reveal the vast moral direction, the wonderful unity, that are so

apparent in the hive. "Whither do they tend, and what is it they do?

"he would ask, after years and centuries of patient watching. "What

is the aim of their life, or its pivot? Do they obey some God? I can

see nothing that governs their actions. The little things that one

day they appear to collect and build up, the next they destroy and

scatter. They come and they go, they meet and disperse, but one

knows not what it is they seek. In numberless cases the spectacle

they present is altogether inexplicable. There are some, for

instance, who, as it were, seem scarcely to stir from their place.

They are to be distinguished by their glossier coat, and often too

by their more considerable bulk. They occupy buildings ten or twenty

times larger than ordinary dwellings, and richer, and more

ingeniously fashioned. Every day they spend many hours at their

meals, which sometimes indeed are prolonged far into the night. They

appear to be held in extraordinary honour by those who approach

them; men come from the neighbouring houses, bringing provisions,

and even from the depths of the country, laden with presents. One

can only assume that these persons must be indispensable to the

race, to which they render essential service, although our means of

investigation have not yet enabled us to discover what the precise

nature of this service may be. There are others, again, who are

incessantly engaged in the most wearisome labour, whether it be in

great sheds full of wheels that forever turn round and round, or

close by the shipping, or in obscure hovels, or on small plots of

earth that from sunrise to sunset they are constantly delving and

digging. We are led to believe that this labour must be an offence,

and punishable. For the persons guilty of it are housed in filthy,

ruinous, squalid cabins. They are clothed in some colourless hide.

So great does their ardour appear for this noxious, or at any rate

useless activity, that they scarcely allow themselves time to eat or

to sleep. In numbers they are to the others as a thousand to one. It

is remarkable that the species should have been able to survive to

this day under conditions so unfavourable to its development. It

should be mentioned, however, that apart from this characteristic

devotion to their wearisome toil, they appear inoffensive and

docile; and satisfied with the leavings of those who evidently are

the guardians, if not the saviours, of the race."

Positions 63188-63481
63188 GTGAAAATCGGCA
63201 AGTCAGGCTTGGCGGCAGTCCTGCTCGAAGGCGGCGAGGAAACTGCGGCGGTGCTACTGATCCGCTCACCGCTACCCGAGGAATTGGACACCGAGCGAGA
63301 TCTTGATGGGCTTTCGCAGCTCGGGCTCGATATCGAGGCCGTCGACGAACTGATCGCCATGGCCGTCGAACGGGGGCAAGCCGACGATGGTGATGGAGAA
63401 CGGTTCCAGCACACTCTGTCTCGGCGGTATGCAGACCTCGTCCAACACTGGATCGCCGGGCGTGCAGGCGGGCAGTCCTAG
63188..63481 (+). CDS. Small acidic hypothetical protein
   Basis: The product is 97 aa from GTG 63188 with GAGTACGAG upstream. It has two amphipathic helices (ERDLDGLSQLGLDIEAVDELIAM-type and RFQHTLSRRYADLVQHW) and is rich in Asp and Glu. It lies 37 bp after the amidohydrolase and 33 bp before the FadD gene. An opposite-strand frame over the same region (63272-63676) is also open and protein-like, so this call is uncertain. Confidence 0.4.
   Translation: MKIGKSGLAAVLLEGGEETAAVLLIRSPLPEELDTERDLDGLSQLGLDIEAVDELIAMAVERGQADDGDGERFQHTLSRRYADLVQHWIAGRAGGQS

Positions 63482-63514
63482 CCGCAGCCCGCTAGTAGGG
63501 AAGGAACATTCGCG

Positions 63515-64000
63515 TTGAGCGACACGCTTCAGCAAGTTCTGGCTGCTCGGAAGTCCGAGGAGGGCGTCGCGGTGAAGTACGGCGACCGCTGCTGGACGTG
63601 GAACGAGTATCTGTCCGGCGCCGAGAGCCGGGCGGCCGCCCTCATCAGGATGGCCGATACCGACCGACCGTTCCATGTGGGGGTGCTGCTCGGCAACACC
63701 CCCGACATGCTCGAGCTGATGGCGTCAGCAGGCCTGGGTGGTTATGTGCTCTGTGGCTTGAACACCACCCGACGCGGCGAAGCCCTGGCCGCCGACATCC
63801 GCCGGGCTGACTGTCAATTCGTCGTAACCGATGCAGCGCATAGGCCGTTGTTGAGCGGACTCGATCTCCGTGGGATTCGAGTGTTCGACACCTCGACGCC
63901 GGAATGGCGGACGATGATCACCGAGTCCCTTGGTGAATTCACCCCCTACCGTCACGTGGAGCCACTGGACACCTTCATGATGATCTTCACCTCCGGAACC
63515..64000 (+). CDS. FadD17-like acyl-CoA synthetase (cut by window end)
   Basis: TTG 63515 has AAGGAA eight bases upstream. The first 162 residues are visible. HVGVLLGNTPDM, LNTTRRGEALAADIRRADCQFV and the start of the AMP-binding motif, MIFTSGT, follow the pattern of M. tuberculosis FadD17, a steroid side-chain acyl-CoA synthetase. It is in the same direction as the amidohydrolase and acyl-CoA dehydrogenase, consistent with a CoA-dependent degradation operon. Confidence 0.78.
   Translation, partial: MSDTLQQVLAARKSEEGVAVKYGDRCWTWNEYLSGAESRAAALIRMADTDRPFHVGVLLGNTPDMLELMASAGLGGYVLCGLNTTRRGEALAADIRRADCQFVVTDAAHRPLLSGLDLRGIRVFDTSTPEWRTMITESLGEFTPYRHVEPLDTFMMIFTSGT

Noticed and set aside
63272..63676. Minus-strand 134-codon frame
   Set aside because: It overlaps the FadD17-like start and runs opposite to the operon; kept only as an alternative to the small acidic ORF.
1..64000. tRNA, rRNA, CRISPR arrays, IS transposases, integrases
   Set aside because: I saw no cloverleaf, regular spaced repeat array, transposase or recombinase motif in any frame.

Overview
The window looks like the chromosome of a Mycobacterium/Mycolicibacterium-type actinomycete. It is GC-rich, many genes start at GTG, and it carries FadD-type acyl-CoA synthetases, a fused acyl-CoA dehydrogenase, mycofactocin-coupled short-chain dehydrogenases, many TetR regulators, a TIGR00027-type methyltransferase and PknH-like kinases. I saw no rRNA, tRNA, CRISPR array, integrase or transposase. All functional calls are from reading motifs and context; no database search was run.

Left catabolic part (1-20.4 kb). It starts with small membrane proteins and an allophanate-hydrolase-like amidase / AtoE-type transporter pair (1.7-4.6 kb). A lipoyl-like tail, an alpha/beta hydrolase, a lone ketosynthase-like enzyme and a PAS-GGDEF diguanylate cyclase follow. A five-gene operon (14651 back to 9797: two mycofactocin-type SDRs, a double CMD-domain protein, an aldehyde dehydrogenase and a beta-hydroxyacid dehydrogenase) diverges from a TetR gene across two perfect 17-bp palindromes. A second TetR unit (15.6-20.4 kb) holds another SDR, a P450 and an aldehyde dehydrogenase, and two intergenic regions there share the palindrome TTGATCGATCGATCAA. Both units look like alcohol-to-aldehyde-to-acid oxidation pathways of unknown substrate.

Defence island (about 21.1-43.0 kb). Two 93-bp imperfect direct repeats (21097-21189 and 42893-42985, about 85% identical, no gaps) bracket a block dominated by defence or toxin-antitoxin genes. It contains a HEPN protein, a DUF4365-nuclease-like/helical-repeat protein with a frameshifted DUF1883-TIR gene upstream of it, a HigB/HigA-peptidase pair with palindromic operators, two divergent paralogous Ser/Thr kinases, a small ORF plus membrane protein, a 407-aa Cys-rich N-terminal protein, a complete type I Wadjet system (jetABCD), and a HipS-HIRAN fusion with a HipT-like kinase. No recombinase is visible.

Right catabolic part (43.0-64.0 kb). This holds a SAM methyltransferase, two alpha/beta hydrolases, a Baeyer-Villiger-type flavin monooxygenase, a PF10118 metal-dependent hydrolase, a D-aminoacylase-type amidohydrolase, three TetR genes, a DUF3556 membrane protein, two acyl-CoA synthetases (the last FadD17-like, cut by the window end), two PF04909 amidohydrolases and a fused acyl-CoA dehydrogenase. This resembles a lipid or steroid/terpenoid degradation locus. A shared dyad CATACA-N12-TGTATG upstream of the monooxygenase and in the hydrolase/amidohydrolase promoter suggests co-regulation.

Is it not strange that the hive, which we vaguely survey from the

height of another world, should provide our first questioning glance

with so sure and profound a reply? Must we not admire the manner in

which the thought or the god that the bees obey is at once revealed

by their edifices, wrought with such striking conviction, by their

customs and laws, their political and economical organisation, their

virtues, and even their cruelties? Nor is this god, though it be

perhaps the only one to which man has as yet never offered serious

worship, by any means the least reasonable or the least legitimate

that we can conceive. The god of the bees is the future. When we, in

our study of human history, endeavour to gauge the moral force or

greatness of a people or race, we have but one standard of

measurement--the dignity and permanence of their ideal, and the

abnegation wherewith they pursue it. Have we often encountered an

ideal more conformable to the desires of the universe, more widely

manifest, more disinterested or sublime; have we often discovered an

abnegation more complete and heroic?

Strange little republic, that, for all its logic and gravity, its

matured conviction and prudence, still falls victim to so vast and

precarious a dream! Who shall tell us, O little people that are so

profoundly in earnest, that have fed on the warmth and the light and

on nature's purest, the soul of the flowers, wherein matter for once

seems to smile, and put forth it? most wistful effort towards beauty

and happiness,--who shall tell us what problems you have resolved,

but we not yet, what certitudes you have acquired that we still have

to conquer? And if you have truly resolved these problems, and

acquired these certitudes, by the aid of some blind and primitive

impulse and not through the intellect, then to what enigma, more

insoluble still, are you not urging us on? Little city abounding in

faith and mystery and hope, why do your myriad virgins consent to a

task that no human slave has ever accepted? Another spring might be

theirs, another summer, were they only a little less wasteful of

strength, a little less self-forgetful in their ardour for toil; but

at the magnificent moment when the flowers all cry to them, they

seem to be stricken with the fatal ecstasy of work; and in less than

five weeks they almost all perish, their wings broken, their bodies

shrivelled and covered with wounds.

"Tantus amor florum, et generandi gloria mellis!"

cries Virgil in the fourth book of the Georgics, wherein he devotes

himself to the bees, and hands down to us the charming errors of the

ancients, who looked on nature with eyes still dazzled by the

presence of imaginary gods.

Why do they thus renounce sleep, the delights of honey and. love,

and the exquisite leisure enjoyed, for instance, by their winged

brother, the butterfly? Why will they not live as he lives? It is